Tax credits – power of First-tier Tribunal to admit late tax credits appeals
Tribunal procedure and practice – whether tribunal procedure rules may confer power to extend statutory time limit
On 29 March 2012 Her Majesty’s Revenue and Customs (HMRC) decided that the claimant was not entitled to tax credits as a single person because she was a member of a couple. On 21 January 2013 she appealed against that decision, having lived alone since her husband left her in November 2008. HMRC rejected her appeal as being outside the 30 day time limit for bringing an appeal under section 39(1) of the Tax Credits Act 2002 (TCA 2002), and referred it to the First-tier Tribunal (F-tT) which also decided that the appeal was out of time and that it had no power to extend the time limits: JI v Commissioners for Her Majesty’s Revenue and Customs (TC)  UKUT 199 (AAC) applied. In JI the Upper Tribunal had held that (a) rules cannot confer power to extend time in the absence of a specific enabling provision in primary legislation permitting it, and (b) that there was no such provision in the Tribunals, Courts and Enforcement Act 2007 (TCEA 2007): Mucelli v Government of Albania  UKHL 2;  1 WLR 276 applied. The issues before the Upper Tribunal were whether a tribunal had power to extend the 30 day time limit set by section 39 of the TCA 2002 and whether, in principle, the rules of tribunal procedure were capable of providing for an extension of a time limit set by primary or other legislation.
Held, allowing the appeal, that:
paragraph 4 of Schedule 5 to the TCEA 2007 specifically authorised rules of the F-tT to make provision for time limits as respects initiating, or taking any step in, proceedings before the F-tT or the Upper Tribunal. Construing that power in the light of the TCEA 2007’s purpose, the panel concluded that it authorised: (i) provision setting time limits where legislation conferring a right of appeal was silent about time limits; (ii) provision connected to existing time limits so long as it did not provide for extension or shortening of the time limit; and (iii) provision for extension of time limits set in other enactments (paragraphs 78 to 91);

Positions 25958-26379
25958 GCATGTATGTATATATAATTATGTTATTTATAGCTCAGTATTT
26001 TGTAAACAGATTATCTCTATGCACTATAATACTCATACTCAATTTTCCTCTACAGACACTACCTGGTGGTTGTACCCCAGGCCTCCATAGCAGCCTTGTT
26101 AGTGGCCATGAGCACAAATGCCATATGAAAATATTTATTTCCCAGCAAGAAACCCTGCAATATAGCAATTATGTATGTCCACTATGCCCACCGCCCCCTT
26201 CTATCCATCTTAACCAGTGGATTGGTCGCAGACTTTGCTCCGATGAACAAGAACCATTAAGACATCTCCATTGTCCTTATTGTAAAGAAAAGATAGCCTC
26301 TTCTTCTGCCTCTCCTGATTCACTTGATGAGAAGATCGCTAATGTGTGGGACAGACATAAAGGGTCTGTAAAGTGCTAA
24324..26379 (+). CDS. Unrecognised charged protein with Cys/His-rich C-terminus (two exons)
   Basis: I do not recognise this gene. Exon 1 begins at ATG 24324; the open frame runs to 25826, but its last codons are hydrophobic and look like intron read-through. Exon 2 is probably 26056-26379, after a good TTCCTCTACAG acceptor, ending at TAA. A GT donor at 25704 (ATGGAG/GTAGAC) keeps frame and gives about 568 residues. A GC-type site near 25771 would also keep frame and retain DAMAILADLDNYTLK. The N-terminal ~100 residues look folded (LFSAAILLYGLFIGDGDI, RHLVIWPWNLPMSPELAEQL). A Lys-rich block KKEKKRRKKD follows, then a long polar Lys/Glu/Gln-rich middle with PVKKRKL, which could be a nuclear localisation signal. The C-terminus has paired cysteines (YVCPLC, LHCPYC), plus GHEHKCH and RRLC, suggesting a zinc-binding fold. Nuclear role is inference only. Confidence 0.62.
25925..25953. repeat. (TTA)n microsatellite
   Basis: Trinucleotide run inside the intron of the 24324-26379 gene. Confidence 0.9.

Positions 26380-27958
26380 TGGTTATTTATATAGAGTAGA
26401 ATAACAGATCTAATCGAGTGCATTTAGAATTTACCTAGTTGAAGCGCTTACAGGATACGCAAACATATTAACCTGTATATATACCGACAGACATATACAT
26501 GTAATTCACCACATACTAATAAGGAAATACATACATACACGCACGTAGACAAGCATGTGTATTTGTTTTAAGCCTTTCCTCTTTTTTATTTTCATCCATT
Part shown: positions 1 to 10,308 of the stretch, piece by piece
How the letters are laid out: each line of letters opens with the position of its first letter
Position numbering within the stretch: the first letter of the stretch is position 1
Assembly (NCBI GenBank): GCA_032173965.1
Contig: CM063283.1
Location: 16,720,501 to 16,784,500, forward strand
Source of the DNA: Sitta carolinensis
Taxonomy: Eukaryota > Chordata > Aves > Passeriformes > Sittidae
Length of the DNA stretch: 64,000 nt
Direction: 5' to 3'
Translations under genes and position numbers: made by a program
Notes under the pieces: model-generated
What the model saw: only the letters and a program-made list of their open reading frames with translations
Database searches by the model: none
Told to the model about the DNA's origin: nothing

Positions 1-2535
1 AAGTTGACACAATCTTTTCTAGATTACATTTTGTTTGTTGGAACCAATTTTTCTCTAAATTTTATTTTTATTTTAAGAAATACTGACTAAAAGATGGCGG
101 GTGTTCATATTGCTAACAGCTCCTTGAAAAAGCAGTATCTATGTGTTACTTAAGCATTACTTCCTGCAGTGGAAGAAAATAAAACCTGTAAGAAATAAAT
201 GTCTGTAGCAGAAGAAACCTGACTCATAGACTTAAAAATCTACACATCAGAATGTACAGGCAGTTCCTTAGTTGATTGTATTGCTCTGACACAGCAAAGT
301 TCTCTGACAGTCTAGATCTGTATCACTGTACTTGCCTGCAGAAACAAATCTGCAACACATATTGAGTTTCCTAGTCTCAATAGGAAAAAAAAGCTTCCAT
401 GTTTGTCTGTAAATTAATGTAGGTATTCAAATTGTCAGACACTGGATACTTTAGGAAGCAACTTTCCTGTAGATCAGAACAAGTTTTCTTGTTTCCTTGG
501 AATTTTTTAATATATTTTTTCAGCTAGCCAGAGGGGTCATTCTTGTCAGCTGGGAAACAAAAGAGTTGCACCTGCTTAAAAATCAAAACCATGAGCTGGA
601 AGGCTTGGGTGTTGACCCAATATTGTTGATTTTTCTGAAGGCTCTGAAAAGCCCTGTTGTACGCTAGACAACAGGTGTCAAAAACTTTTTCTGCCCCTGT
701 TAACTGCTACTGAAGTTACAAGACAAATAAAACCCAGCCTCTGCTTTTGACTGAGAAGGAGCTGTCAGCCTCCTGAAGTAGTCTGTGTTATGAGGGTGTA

the ratio in Mucelli was simply that statutory authority for extending a time limit must exist and did not depart from existing authorities that rules are capable of providing for extensions of time: Reddy v The General Medical Council  EWCA Civ 310. Lord Neuberger’s main doubt was whether rules could shorten, rather than extend, a time limit (paragraphs 65 to 69);
many other rules assume they can provide for extensions of statutory time limits and the Tax Chamber Rules clearly did so (paragraphs 33 to 58);
properly construed, the F-tT’s power to extend time for complying with a rule extended to a time limit adopted in rules by reference. The wording used simply reflected the drafting style of the Tribunal Procedure Committee and did not exclude the power to extend time where a time limit was adopted by reference (paragraphs 93 to 103).
The panel set aside the decision of the F-tT and remitted the appeal to a differently constituted tribunal to be re-decided in accordance with its directions.